Junior Senator – Roger Wicker (R)
1994: Sen. Trent Lott (R) 69%, Ken Harper (D) 31%
2000: Sen. Trent Lott (R) 66%, Troy Brown (D) 32%
2006: Sen. Trent Lott (R) 64%, Erik Fleming (D) 35%
Senator Wicker was appointed by Haley Barbour to fill the vacancy caused by Trent Lott’s resignation, pending a November special election to fill the final four years of Lott’s term. This has turned into a disaster for Republicans. They lost Wicker’s House seat in a special election, and now Wicker finds himself in a huge dogfight with Ronnie Musgrove, who looks like Wicker’s long lost identical twin.
Musgrove has greater name recognition than Wicker from his time as Governor, and has been running as an extremely conservative Democrat. He has polled essentially even, sometimes ahead, of Senator Wicker. Musgrove does have some problems. He lost his 2003 reelection bid easily and has far less money than Wicker. Mississippi also generally favors Republicans in Senate elections, but it has not had a competitive race in a while. This is technically an all-party primary, so the candidates will not have their party identification on the ballot. This could make it slightly easier for Musgrove to run away from his party. An increased black turnout may not help Obama, but it could prove vital to Musgrove.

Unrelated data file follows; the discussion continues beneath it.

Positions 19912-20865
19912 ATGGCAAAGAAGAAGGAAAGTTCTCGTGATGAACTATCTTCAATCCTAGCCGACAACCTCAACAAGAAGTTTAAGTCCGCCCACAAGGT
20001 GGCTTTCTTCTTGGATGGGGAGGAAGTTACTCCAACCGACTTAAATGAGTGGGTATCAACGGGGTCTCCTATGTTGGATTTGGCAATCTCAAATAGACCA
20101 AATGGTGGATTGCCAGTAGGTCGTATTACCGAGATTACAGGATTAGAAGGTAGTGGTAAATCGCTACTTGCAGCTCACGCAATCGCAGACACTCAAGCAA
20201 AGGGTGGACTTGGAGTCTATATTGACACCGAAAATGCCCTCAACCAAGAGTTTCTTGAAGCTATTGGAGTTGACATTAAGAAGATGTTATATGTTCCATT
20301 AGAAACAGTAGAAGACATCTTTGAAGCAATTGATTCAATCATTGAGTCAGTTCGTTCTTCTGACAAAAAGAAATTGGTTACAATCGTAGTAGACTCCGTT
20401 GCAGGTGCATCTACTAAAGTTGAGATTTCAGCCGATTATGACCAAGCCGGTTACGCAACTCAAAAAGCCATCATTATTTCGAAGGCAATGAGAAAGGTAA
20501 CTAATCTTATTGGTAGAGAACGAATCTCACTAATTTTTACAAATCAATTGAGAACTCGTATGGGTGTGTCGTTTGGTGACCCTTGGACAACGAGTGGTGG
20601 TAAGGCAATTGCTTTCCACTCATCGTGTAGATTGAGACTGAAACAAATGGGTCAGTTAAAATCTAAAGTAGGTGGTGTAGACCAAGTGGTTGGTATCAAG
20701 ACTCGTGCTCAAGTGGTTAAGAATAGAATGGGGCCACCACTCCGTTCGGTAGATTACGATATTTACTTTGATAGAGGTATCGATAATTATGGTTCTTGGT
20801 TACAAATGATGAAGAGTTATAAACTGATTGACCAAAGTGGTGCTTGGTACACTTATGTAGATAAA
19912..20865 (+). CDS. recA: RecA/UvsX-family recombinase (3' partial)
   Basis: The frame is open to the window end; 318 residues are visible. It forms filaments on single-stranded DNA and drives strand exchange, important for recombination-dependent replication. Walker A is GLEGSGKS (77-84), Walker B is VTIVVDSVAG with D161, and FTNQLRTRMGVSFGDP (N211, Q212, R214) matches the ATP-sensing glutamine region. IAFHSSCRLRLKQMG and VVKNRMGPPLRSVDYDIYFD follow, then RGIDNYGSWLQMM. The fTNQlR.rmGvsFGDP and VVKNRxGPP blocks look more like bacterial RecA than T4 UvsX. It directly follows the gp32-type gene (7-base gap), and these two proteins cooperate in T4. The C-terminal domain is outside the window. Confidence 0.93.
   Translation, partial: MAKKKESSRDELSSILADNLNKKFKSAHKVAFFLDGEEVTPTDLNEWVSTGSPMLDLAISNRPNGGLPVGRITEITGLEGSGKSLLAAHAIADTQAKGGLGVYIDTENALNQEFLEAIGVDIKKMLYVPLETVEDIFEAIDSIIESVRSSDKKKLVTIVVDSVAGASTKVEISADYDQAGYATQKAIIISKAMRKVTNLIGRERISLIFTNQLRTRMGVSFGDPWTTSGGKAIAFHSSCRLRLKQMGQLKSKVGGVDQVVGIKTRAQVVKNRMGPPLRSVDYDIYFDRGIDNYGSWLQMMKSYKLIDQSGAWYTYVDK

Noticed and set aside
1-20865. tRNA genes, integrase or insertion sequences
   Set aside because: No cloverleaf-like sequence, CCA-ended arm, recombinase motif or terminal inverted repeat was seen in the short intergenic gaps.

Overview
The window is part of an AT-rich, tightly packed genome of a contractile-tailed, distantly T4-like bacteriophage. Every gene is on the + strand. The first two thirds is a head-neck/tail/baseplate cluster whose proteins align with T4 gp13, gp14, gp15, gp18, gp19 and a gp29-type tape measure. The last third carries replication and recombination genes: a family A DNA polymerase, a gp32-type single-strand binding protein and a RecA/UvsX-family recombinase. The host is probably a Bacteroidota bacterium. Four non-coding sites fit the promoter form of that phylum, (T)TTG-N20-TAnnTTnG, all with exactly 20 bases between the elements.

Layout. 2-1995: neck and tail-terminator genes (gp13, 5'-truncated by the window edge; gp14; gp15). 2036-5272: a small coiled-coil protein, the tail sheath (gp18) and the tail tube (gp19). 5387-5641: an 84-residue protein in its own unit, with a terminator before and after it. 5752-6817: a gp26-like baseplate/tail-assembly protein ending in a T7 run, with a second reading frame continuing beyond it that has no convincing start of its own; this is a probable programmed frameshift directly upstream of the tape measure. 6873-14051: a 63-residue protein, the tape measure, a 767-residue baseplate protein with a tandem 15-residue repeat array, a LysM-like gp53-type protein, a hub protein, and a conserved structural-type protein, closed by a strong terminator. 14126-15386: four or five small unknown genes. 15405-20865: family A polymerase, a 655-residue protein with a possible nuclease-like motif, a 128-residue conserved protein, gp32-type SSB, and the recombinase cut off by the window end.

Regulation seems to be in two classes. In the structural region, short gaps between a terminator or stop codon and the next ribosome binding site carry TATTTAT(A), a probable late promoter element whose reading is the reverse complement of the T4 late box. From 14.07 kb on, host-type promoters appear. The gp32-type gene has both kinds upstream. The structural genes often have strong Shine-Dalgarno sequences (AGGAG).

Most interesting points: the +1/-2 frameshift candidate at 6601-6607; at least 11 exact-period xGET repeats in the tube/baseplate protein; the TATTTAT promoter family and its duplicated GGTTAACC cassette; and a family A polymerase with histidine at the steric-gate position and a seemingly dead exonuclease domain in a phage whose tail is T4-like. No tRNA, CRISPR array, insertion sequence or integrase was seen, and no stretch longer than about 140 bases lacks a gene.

We haven’t seen much polling here, and the polling we do have is all over the place. It does appear very close. I don’t feel comfortable picking a winner here yet, but I do think Musgrove will be in until the end. He has the profile Mississippi Democrats need to compete. This will give him enough white votes, combined with increased black turnout, to eek out the win.
On a technical note, if neither candidate receives 50%, a runoff will occur on November 25.
Prediction: Musgrove (D) 51%, Sen. Wicker (R) 48%
Beyond the Polls